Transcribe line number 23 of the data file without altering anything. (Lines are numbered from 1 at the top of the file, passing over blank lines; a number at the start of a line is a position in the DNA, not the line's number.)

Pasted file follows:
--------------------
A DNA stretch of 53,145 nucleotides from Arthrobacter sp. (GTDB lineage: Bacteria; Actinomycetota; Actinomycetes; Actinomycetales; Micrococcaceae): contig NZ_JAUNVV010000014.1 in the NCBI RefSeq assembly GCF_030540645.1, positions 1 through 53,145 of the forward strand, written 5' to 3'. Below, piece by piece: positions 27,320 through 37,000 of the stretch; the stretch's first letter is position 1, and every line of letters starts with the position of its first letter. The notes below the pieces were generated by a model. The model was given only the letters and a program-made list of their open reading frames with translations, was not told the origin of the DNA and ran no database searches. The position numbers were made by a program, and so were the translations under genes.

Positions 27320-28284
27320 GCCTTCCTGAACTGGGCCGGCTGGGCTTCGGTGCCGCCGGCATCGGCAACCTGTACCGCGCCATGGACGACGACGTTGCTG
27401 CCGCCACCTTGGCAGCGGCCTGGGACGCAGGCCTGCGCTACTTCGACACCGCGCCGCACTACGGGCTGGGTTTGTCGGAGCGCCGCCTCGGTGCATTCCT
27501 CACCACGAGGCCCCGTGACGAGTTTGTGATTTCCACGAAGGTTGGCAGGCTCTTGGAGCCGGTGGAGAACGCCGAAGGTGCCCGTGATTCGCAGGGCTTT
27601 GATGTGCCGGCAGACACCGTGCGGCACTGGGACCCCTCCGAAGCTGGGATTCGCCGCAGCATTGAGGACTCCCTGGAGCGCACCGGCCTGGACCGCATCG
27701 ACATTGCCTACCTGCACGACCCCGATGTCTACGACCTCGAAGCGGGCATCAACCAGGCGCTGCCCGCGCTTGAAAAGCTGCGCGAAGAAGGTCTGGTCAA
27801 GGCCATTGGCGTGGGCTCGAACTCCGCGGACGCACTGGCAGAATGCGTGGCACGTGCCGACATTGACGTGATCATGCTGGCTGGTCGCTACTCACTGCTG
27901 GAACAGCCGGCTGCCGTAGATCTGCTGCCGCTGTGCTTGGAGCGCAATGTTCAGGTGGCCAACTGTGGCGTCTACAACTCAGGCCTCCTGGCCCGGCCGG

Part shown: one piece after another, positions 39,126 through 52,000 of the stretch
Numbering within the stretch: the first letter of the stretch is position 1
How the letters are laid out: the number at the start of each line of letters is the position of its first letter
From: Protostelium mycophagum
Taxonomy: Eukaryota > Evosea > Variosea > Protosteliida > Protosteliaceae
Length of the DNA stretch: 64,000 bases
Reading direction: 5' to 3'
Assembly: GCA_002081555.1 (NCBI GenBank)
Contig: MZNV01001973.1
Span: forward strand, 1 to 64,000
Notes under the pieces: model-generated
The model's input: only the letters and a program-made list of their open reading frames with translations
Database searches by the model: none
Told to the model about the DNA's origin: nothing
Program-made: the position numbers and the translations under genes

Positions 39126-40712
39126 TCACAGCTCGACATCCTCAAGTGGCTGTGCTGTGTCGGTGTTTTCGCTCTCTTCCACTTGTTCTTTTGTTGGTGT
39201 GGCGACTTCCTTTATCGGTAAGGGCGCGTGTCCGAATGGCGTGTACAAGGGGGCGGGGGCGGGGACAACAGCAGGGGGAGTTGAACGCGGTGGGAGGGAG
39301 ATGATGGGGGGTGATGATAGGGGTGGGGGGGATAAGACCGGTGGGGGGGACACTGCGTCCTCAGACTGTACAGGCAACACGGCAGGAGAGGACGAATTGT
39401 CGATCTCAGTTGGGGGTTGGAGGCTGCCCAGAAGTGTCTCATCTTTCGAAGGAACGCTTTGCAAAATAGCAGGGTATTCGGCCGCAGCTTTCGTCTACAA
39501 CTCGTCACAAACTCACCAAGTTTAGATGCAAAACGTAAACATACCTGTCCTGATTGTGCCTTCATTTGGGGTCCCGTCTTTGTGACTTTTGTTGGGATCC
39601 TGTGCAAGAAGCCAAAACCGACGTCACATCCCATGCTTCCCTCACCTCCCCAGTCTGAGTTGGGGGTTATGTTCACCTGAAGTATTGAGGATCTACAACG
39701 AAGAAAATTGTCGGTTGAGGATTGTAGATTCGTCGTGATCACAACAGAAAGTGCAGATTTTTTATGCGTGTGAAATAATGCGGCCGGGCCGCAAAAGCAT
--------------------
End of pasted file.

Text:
Told to the model about the DNA's origin: nothing